As a non-scholarship member of the scout team last fall, Jones did not work closely with Saban.
The emphasis is mine, but you should zero in on that particular portion. Many expected all along that Jones was not on scholarship at Alabama last year simply because we didn't have room under the limit of 85 scholarships to add him, but this is the first time that we have ever seen it explicitly stated. And while that may initially seem to be a moot point to anyone aside from whoever wrote Phelon's tuition checks last year, keep in mind the point that RBR reader zeke2029 made yesterday in the comments with regard to his much-discussed release from LSU a year ago:
When you're not granted a release doesn’t that just mean you can’t be on scholarship the next year? The article indicates that he wasn’t on scholarship last year anyway.
He's absolutely right. Getting a release to transfer from your previous school only impacts your eligibility to immediately go on scholarship at the school you are transferring to. Put simply, if you are granted a release to the school you ultimately transfer to, you can go on scholarship there immediately, but if you are not granted a release to that school, you must pay your own way for one year before going on scholarship. A release has absolutely no impact whatsoever on where you can transfer -- players can transfer whenever and wherever they want -- and it only impacts whether or not you will be forced to pay your own way.
Now, the decision of Les Miles to release Phelon to not just an SEC West rival, but to Alabama of all SEC West schools, has always been particularly hard to understand. Jones may be no superstar, but it's hard to see him not at least providing some quality depth, and it really never made any rational sense as to why he would provide a hated rival with a valuable asset at a need position (especially after watching us burst back onto the national scene in 2008). Simple altruism may have played a role -- and in all fairness to Miles, while he may have a big mouth, be a questionable coach, and come off as pretty arrogant, most people tend to think he's a good all-around guy -- but even that probably has its reasonable limits in terms of explaining that decision.
One way or the other, though, the key point to realize here is that since Phelon did not go on scholarship in his first year at Alabama, Miles giving him his release to transfer to Alabama is completely and totally irrelevant. When approached by Phelon, Miles could have just as easily screamed "Rot in hell you worthless traitor!," and the end result would not have changed one bit. It didn't matter if Miles released him to Alabama or not, Phelon wasn't going on scholarship anyway.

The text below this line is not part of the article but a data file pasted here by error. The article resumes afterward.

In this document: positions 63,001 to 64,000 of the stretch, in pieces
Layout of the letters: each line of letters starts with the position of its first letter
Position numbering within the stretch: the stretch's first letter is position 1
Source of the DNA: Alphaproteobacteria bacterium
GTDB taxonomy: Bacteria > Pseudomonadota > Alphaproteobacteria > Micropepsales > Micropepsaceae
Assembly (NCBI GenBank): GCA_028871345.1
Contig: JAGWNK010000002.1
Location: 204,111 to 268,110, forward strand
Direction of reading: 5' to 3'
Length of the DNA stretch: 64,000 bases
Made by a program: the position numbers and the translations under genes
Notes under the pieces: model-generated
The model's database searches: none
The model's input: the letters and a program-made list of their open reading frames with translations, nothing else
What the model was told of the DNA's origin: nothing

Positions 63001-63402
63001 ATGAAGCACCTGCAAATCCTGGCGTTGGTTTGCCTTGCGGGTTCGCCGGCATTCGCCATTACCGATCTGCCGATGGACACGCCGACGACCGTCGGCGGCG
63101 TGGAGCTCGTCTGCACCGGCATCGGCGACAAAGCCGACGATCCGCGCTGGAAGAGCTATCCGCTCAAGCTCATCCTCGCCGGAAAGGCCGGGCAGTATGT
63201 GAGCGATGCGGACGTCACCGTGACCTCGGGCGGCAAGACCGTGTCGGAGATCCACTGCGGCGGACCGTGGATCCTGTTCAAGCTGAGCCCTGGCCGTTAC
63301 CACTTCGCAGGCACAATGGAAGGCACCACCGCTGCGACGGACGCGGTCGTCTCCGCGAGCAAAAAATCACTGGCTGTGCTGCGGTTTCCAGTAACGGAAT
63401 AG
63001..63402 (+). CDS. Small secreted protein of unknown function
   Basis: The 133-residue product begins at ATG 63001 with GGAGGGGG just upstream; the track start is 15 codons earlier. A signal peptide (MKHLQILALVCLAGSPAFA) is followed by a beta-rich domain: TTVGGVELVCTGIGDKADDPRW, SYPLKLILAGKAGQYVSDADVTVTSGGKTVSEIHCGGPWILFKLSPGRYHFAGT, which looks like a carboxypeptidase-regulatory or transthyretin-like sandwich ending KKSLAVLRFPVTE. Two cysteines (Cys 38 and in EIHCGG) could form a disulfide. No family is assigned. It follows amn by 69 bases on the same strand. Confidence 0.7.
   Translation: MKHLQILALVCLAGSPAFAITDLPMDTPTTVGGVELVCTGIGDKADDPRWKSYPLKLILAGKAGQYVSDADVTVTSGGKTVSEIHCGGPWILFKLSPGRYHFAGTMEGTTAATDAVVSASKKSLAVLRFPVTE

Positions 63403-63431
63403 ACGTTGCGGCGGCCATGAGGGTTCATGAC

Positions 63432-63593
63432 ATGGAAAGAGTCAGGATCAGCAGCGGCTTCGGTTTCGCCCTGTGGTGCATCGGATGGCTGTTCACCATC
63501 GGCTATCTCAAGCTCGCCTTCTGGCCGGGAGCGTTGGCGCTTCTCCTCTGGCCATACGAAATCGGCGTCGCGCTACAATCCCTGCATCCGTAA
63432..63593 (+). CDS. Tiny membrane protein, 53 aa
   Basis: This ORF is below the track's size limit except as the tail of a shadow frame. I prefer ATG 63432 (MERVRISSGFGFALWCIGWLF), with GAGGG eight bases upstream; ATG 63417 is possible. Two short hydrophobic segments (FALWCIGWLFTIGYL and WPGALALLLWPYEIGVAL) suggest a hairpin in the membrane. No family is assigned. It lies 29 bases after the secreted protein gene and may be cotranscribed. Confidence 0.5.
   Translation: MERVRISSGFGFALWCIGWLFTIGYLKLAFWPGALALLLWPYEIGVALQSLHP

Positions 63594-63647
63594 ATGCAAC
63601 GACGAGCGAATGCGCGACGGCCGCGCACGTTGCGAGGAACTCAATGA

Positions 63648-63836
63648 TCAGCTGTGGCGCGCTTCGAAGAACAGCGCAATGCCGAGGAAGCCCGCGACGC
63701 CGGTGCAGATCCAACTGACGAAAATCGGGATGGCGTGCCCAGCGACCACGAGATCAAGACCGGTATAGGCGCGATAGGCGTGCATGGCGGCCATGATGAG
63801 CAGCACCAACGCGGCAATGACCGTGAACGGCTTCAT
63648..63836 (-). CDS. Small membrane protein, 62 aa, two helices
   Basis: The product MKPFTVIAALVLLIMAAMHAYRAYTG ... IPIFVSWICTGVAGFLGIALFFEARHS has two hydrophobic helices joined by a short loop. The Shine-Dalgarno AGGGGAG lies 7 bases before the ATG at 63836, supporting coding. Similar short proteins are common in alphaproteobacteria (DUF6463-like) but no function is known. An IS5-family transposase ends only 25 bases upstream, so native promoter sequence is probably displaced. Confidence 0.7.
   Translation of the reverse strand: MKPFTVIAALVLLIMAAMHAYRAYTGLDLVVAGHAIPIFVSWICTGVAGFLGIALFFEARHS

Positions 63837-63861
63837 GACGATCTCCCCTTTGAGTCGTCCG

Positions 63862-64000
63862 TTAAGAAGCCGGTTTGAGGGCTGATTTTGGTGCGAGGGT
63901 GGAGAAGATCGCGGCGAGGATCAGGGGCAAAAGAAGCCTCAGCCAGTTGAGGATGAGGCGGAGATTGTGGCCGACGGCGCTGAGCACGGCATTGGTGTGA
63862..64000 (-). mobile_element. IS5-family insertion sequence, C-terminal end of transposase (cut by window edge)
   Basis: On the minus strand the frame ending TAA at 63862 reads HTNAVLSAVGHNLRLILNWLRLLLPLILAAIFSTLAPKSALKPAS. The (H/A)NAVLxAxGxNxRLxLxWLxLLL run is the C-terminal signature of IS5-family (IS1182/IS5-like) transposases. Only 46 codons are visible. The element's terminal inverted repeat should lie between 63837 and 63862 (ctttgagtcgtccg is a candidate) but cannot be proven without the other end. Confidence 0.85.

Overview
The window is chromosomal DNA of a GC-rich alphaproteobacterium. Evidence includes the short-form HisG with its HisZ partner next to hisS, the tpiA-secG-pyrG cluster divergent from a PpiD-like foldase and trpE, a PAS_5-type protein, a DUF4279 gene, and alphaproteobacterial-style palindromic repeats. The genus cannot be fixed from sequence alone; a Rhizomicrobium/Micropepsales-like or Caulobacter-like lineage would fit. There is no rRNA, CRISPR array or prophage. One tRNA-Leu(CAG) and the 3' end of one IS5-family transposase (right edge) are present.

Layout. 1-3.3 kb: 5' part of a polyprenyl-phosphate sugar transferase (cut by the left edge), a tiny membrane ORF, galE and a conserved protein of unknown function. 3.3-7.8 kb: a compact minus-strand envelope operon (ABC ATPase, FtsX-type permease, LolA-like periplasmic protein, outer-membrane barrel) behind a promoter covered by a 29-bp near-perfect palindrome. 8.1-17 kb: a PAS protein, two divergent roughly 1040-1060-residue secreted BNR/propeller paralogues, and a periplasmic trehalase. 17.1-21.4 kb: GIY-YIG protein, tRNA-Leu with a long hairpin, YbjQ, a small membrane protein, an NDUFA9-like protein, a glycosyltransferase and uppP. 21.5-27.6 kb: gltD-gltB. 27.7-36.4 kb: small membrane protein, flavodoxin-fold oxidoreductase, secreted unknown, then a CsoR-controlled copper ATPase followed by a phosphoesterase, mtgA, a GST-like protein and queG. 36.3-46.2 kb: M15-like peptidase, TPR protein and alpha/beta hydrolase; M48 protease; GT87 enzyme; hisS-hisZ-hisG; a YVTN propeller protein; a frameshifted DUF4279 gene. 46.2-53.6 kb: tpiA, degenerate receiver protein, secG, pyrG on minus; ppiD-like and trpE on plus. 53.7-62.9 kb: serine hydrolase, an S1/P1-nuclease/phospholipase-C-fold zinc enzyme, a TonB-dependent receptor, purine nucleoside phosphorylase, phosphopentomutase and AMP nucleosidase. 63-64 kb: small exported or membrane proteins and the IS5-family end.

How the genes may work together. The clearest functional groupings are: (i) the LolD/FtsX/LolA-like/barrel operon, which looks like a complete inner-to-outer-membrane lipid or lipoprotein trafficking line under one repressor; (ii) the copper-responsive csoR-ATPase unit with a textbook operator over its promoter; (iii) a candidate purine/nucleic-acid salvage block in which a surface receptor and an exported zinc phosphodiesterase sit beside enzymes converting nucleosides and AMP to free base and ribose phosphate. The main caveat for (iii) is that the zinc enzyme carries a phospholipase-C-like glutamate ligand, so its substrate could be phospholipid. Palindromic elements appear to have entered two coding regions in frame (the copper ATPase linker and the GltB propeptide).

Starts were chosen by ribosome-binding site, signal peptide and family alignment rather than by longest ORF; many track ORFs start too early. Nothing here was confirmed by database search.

So, then, all of that fuss last year over Miles releasing Phelon? All just wasted breath and one pointless step closer to the onset of carpal tunnel syndrome.
As a closing note, the whole ordeal is just one more oddity in the career of Phelon Jones, a player whose career who has been nothing if not highly unusual. As a highly-touted recruit out of Mobile, he originally committed to Miami before signing with LSU. Saban pursued him very hard after his arrival, but both Phelon and his father rejected the Nicktator's overtures and had more than a few not-so-nice things to say about him. Then, after supposedly impressing everyone on the scout team in Baton Rouge in 2007, he did not make a major contribution in 2008 and sought a transfer. After a publicized bout, he was given a release by Miles to play for the devil himself, and the same man and program he had spurned two years previously. Now he looks to be in line for playing time wearing the crimson and white, and he and his father are singing Saban's praises like he is the second coming of Christ. And now, moving into the 2010 season, Jones owns two national championship rings from two different programs without playing a single snap in either season, and the two major highlights of his career to date involve a single tackle against Auburn and a deflected pass in a blowout loss to Ole Miss, both in 2008. More than three years after being one of the nation's most highly-touted recruit, he is still just raw potential at this point in his career. Something tells me this is not how he originally expected things to go when major programs started coming after him hot and heavy in early 2006.